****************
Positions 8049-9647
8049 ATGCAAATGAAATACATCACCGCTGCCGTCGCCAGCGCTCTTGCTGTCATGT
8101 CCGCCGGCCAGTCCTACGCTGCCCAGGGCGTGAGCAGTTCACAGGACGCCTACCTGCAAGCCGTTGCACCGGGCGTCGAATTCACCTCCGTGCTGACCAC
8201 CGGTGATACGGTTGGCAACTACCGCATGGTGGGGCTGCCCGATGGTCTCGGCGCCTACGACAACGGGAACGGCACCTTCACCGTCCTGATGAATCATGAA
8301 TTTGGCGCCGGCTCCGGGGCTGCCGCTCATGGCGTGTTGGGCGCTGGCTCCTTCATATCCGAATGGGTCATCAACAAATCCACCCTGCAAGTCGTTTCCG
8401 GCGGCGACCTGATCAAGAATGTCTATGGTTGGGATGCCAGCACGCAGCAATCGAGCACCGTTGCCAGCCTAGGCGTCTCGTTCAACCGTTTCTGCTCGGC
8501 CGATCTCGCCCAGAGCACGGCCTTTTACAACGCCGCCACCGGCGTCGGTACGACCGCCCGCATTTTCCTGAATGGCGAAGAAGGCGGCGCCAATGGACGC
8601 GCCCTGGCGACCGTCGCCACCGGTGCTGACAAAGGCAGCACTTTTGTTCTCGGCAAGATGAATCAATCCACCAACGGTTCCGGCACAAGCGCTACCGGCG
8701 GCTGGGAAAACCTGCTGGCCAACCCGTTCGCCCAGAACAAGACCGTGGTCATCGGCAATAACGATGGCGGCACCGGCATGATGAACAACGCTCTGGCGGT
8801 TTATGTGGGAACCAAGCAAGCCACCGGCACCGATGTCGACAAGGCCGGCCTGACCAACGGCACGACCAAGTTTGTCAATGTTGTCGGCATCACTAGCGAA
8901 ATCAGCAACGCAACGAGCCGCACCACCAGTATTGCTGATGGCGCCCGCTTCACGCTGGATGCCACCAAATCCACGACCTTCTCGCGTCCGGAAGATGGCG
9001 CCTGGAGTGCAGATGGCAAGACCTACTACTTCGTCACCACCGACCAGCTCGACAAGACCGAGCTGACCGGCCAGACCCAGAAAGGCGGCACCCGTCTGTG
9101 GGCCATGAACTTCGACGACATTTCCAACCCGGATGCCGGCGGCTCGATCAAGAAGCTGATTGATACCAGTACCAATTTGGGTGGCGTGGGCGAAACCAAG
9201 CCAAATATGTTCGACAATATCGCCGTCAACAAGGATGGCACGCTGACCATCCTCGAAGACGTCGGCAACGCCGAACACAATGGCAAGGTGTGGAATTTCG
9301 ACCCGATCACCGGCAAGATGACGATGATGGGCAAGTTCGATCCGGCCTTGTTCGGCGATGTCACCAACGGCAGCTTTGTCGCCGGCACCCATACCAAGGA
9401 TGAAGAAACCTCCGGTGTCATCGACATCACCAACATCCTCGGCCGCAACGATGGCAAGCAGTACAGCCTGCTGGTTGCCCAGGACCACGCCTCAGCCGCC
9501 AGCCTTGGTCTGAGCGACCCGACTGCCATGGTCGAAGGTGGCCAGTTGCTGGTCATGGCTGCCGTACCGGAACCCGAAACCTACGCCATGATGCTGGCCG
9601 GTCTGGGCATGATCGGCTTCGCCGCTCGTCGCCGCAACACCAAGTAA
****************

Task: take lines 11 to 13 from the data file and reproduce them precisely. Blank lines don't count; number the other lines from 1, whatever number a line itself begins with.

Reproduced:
8901 ATCAGCAACGCAACGAGCCGCACCACCAGTATTGCTGATGGCGCCCGCTTCACGCTGGATGCCACCAAATCCACGACCTTCTCGCGTCCGGAAGATGGCG
9001 CCTGGAGTGCAGATGGCAAGACCTACTACTTCGTCACCACCGACCAGCTCGACAAGACCGAGCTGACCGGCCAGACCCAGAAAGGCGGCACCCGTCTGTG
9101 GGCCATGAACTTCGACGACATTTCCAACCCGGATGCCGGCGGCTCGATCAAGAAGCTGATTGATACCAGTACCAATTTGGGTGGCGTGGGCGAAACCAAG